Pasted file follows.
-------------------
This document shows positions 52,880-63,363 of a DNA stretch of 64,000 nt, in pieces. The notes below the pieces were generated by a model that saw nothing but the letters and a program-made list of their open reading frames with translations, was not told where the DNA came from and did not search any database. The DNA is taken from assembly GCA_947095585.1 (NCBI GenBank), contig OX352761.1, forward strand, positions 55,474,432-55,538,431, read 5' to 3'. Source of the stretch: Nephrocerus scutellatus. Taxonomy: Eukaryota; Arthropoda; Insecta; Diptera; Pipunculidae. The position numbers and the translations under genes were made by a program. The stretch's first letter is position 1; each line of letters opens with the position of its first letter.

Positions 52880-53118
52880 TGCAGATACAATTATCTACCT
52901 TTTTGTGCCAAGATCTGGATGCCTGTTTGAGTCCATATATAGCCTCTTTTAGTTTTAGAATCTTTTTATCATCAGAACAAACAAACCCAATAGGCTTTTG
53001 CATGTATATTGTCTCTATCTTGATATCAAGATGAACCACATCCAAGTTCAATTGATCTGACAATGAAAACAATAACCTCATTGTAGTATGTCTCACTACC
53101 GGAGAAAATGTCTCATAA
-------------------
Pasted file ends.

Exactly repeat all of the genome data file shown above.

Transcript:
This document shows positions 52,880-63,363 of a DNA stretch of 64,000 nt, in pieces. The notes below the pieces were generated by a model that saw nothing but the letters and a program-made list of their open reading frames with translations, was not told where the DNA came from and did not search any database. The DNA is taken from assembly GCA_947095585.1 (NCBI GenBank), contig OX352761.1, forward strand, positions 55,474,432-55,538,431, read 5' to 3'. Source of the stretch: Nephrocerus scutellatus. Taxonomy: Eukaryota; Arthropoda; Insecta; Diptera; Pipunculidae. The position numbers and the translations under genes were made by a program. The stretch's first letter is position 1; each line of letters opens with the position of its first letter.

Positions 52880-53118
52880 TGCAGATACAATTATCTACCT
52901 TTTTGTGCCAAGATCTGGATGCCTGTTTGAGTCCATATATAGCCTCTTTTAGTTTTAGAATCTTTTTATCATCAGAACAAACAAACCCAATAGGCTTTTG
53001 CATGTATATTGTCTCTATCTTGATATCAAGATGAACCACATCCAAGTTCAATTGATCTGACAATGAAAACAATAACCTCATTGTAGTATGTCTCACTACC
53101 GGAGAAAATGTCTCATAA